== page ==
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DIRECTORY : Putting the 'Man'in 'Manicure'

August 27, 1993|CINDY LaFAVRE YORKS | SPECIAL TO THE TIMES

It's a trend that "soak 'em in Palmolive" Madge would have been hard-pressed to predict: More and more men are pursuing the traditionally female profession of manicurist.

For one thing, they say, doing nails requires less training than doing hair. Manicurists must log 350 hours of training to earn a limited license, while hairstylists need 1,600 hours of school. Still, fewer than 1% of manicurists in the United States are men, reports Nails magazine, a Redondo Beach-based trade publication.

So, what do the men offer that women don't? Some clients believe male manicurists have an edge, strength-wise, when it comes to giving hand and foot massages.

Here is a sampling of the area's most popular manicurists:

Yuki Beauty Salon

8640 Sunset Blvd.

Los Angeles

(310) 652-7474

Soft-spoken Goro has been doing nails at this Sunset Plaza salon for 18 years. He specializes in natural manicures and pedicures ($25 to $45), preferring to leave nails unpolished so they can breathe. No dragon-lady tips here.

But it is Goro's 15-minute hand massages and 30-minute foot massages, using very warm aloe lotion, that photographer Helmut Newton and actress Anjelica Huston have come to love.

He also soaks his clients' toes or fingers in warm, chlorine-free bottled water, and he keeps a few bottles of Borghese and Chanel on hand for those who insist on a paint job.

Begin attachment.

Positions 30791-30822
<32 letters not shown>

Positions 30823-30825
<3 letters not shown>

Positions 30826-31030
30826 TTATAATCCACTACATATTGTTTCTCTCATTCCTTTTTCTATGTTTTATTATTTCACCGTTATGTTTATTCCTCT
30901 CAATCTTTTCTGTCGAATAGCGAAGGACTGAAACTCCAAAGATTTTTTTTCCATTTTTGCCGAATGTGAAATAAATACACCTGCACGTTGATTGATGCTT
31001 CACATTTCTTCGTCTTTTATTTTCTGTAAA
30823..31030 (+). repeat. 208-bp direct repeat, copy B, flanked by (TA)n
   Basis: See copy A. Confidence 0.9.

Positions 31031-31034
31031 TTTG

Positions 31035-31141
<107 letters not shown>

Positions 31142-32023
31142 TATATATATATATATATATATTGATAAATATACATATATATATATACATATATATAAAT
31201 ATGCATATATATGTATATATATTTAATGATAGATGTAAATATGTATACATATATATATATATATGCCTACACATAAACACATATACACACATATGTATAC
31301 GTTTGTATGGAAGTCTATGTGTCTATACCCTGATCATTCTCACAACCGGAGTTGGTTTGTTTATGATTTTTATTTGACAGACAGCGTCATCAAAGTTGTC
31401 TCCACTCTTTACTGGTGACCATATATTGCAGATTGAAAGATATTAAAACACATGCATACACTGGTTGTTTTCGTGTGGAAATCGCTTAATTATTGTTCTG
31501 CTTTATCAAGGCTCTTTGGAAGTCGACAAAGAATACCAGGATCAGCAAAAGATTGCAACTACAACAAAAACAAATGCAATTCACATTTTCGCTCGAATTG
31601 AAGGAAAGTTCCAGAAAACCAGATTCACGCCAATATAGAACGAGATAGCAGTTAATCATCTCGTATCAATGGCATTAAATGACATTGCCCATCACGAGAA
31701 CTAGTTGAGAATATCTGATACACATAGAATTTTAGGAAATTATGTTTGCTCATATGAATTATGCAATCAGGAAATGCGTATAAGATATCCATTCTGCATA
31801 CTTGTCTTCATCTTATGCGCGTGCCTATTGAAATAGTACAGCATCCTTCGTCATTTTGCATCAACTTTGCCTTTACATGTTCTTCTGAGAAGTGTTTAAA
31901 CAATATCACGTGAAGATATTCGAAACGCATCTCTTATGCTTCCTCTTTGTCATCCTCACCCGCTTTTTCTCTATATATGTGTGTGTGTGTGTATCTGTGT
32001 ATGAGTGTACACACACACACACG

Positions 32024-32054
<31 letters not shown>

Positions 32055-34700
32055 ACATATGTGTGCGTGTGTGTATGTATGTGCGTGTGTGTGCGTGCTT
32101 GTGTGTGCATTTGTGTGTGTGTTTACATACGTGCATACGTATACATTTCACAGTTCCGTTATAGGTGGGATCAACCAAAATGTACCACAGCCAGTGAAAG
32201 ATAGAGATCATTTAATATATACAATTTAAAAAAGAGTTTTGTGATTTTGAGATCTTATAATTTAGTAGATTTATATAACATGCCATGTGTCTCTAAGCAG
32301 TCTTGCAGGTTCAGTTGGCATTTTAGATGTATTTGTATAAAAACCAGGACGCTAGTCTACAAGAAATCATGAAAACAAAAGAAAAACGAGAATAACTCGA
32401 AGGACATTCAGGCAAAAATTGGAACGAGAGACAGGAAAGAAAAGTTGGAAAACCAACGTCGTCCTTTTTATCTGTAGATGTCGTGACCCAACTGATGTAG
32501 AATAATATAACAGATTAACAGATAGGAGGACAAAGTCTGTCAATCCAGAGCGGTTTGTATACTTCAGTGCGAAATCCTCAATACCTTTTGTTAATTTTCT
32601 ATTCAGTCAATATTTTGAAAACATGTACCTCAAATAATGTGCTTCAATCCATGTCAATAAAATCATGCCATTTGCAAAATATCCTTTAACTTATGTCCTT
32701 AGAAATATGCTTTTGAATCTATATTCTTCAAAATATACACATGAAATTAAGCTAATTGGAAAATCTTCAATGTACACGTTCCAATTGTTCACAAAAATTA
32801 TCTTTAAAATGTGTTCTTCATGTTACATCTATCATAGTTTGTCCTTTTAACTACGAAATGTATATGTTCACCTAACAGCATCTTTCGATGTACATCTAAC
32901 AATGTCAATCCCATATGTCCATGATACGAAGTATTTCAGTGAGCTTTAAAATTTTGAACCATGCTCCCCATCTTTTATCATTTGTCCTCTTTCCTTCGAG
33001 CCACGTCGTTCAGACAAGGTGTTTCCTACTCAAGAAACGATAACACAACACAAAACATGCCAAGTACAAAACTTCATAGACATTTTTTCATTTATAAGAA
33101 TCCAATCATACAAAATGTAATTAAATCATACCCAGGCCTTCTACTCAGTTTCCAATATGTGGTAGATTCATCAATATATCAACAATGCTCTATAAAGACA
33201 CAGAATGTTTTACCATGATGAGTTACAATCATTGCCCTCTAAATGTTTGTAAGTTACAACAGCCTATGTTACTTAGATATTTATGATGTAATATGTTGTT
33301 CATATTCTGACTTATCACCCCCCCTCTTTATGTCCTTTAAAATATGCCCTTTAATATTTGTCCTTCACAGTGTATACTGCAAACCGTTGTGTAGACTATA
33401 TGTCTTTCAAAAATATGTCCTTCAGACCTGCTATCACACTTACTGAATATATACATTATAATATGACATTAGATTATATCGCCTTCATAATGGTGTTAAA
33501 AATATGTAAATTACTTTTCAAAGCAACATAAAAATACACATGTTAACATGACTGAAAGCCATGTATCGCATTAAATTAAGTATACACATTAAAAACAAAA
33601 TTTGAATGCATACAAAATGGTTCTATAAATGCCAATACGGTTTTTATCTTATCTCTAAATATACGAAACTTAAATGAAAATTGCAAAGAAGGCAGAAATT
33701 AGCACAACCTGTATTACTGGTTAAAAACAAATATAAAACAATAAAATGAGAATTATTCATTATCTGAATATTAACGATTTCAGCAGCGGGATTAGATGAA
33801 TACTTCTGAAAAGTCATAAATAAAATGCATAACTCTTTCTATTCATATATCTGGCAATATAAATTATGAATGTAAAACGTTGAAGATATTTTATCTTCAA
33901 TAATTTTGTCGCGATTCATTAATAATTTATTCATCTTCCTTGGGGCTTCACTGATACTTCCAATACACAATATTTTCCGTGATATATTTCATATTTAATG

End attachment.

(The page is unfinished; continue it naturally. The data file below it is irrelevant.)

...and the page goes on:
Emerald Salon

13011 Newport Ave., Suite 110

Tustin

(714) 838-8611.

Three of the four male manicurists at this Orange County salon are brothers. Donald, Neil and Gregory Anderson, along with Keith Gostling, specialize in acrylic and gel nails as well as natural pedicures. Prices range from $13 for a regular manicure to $55 for a set of acrylics.

The $25 pedicure lasts an hour and features a combination of massage therapy and reflexology. But first comes a 10-minute soak in warm water and the removal of dead skin using a sloughing lotion. Polish or a French-style lacquer job can be an optional final touch.

Teddy d's

902 Silver Spur Road

Rolling Hills Estates

(310) 377-4297

After 13 years in the Palos Verdes area, Jeffrey McLellan has built a clientele that makes him difficult to book. Acrylic nails, priced at $45 a set, make up the bulk of his business.

His $22 pedicures begin with a soaking in herbal solution. Then he sloughs off dead skin with an apricot kernel scrub and uses almond oil for a massage--five minutes on each foot.

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